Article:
- Budding red maple
- Framed by the silent gray sky
- Welcome the spring snow
Haikus are quickly becoming an integral part of my sit spot practice. I have found this process of putting my experience into the short, concise form of a Haiku beneficial to expanding my awareness to what is happening around me.
I usually sit at my spot for 20 minutes. This is about how long it takes for my racing mind to begin to quiet down and the non-human beings to relax towards my presence. Near the end of my sitting, I turn to my journal and begin to jot down a few words. This free form writing process often results in a jumbled mess of random observation and feelings. Then, as I look at my page, I begin to pull out some themes and arrange the words into phrases. Some of it makes sense, some of it doesn’t. It is during this time that the Haiku begins to form. Then, with some time and patience, the 17 syllable arrangement magically appears.
Have you been inspired to write a poetry after spending time outside? Feel free to share!
What is the sit spot?
A sit spot is a foundational practice for many people who are looking to develop a deeper connection to the natural world. The sit spot is a place where you can go and be with nature. You use this spot to observe, investigate, and explore the natural world. It is a place that helps you connect to a place. A sit spot can be in the wilderness, but it can also be in the suburbs or the city.
The Wilderness Awareness School says there are three factors to consider when choosing your sit spot:
First, you should feel safe in this place. Second, there should be at least some components of nature present, make sure that you are least outdoors. Finally, the convenience of your spot is critical. The closer your sit spot is to your home, the more likely you’ll visit it regularly. It should be less than a five-minute walk from your front door.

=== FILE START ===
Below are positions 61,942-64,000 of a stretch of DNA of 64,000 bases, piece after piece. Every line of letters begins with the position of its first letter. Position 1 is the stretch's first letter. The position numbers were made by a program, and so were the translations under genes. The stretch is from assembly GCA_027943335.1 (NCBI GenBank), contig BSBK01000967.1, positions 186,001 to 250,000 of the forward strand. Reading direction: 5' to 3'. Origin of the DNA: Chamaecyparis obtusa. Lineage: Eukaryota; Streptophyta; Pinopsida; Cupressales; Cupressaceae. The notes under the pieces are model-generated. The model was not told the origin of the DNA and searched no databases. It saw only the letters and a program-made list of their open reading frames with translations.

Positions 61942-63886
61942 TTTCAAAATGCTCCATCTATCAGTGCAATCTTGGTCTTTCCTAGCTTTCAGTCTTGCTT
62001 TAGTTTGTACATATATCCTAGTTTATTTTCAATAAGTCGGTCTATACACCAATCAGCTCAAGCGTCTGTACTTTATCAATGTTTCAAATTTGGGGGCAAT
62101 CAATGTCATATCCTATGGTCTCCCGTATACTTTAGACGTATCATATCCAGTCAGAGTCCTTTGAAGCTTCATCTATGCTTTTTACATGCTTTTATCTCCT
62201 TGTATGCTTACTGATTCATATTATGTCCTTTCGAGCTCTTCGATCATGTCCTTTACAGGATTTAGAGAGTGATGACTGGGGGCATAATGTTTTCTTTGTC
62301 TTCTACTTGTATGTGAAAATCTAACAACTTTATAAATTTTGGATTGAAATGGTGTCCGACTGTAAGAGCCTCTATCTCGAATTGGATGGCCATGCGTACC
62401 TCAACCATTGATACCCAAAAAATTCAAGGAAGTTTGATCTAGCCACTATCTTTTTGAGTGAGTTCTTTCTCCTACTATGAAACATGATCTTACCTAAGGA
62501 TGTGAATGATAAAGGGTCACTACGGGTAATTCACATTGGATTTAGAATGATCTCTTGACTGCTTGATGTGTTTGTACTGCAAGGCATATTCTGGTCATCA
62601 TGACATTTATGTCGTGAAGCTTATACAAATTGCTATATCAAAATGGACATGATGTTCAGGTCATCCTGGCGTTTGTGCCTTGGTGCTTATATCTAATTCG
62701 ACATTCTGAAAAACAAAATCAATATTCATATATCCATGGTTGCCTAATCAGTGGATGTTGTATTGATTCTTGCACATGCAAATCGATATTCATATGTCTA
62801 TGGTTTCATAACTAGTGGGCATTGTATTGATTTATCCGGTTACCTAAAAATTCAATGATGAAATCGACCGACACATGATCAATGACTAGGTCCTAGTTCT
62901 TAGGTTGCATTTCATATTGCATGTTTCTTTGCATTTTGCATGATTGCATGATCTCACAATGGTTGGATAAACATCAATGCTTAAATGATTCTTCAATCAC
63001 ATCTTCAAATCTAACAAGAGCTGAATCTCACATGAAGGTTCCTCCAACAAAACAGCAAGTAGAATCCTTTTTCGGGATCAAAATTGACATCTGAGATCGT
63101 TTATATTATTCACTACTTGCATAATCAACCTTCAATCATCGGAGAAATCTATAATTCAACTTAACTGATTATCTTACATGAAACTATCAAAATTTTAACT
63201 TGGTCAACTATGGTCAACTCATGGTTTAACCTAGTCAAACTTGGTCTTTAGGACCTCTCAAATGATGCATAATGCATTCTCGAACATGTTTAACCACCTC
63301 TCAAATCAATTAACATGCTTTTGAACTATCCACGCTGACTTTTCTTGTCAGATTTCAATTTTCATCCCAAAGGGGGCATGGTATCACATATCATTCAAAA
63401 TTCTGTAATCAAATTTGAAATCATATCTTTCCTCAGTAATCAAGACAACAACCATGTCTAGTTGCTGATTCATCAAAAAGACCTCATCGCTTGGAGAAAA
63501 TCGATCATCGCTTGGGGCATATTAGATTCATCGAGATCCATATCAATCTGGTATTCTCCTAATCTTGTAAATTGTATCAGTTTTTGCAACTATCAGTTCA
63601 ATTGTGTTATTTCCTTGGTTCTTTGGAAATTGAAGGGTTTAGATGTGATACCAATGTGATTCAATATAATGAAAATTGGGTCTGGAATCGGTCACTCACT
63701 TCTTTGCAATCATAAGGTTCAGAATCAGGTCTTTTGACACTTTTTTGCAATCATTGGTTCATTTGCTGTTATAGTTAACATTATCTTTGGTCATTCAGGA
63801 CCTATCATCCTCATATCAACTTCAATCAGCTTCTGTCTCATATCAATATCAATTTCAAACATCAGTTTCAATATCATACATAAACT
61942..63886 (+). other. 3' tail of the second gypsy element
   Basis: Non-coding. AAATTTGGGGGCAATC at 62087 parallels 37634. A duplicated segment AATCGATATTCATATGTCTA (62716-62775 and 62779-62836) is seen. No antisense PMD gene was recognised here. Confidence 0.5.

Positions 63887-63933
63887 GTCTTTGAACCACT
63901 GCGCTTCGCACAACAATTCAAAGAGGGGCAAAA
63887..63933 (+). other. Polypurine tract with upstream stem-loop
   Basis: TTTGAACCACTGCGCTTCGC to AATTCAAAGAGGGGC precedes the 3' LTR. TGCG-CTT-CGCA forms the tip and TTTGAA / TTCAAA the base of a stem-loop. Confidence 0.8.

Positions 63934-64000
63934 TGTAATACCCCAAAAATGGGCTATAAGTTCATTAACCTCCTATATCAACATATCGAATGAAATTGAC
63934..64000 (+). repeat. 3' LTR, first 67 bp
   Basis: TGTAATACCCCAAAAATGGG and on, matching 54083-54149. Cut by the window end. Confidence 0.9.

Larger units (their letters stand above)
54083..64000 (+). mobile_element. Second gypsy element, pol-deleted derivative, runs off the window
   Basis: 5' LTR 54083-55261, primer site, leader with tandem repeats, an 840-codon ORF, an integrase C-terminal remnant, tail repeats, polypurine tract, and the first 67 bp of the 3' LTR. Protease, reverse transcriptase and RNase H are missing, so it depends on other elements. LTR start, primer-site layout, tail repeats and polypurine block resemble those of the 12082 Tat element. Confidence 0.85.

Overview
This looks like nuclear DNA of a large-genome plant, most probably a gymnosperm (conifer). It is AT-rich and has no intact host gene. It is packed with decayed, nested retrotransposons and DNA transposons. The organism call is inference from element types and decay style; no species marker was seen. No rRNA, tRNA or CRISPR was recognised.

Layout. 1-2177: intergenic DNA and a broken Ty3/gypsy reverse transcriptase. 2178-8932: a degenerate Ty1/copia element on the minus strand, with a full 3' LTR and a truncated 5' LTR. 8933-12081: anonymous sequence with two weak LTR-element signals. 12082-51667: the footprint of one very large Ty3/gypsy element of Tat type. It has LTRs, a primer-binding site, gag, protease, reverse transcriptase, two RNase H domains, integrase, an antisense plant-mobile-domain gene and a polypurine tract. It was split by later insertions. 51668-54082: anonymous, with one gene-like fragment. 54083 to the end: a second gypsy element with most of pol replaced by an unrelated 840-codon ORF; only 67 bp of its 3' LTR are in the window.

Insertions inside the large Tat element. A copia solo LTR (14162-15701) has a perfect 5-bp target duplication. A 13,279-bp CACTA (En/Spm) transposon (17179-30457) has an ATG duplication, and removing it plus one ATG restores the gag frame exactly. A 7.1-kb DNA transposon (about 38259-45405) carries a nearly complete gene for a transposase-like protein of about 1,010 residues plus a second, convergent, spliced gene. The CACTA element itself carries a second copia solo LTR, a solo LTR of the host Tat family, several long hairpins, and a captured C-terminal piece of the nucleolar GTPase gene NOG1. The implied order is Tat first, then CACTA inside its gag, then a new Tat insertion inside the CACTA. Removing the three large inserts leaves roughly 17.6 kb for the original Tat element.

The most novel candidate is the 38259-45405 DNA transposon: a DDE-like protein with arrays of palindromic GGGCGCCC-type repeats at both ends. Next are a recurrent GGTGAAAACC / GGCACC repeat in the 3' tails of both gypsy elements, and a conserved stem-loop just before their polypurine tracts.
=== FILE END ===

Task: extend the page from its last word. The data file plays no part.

What to learn more about the sit spot? Check out the Wilderness Awareness School’s Core Routine section.
It’s a lovely haiku. I enjoyed reading about your observation/quiet/writing process, too.
Thanks Priscilla! I am glad that you liked it.
Reblogged this on Meditation.Works and commented:
Another beautiful reason to take your meditation practice outdoors. Poetry writing! Have YOU been inspired by nature? And what a great way to add to your personal exploration of Mother Nature and your relationship with her. As always, Happy Meditating – and maybe even poetry writing!
Hi Anand, Thank you for your comment!
Hi Mark, Lovely photo of the pileated woodpecker. Is it your photograph? I like reading about your process for writing a haiku. Sitting and thinking, arranging words, but it is not necessary to still write haiku in 17 syllables.
I know what I was taught in school, and I also wrote haiku with the traditional 5-7-5 form for many years, working to get the right syllable count down; however, I have recently learned in the past several years of writing this poetry form that it isn’t necessary to be so regimented in the syllable count. Stay with the form if you want, but know that you don’t have to. For what it is worth….nan
Hi Nancy, Thanks for stopping by and commenting! I have been doing some research into the history and evolution of the haiku and have also learned that you don’t need to stick to the traditional 5-7-5 format. However, I am enjoying the structure and it is challenging me to really think about my words. Maybe after some more practice I branch out,
And, unfortunately, no that is a picture I took. You did remind me that I should change it as it was just something I sound for another post. I should have something that is mine up there. Thanks again!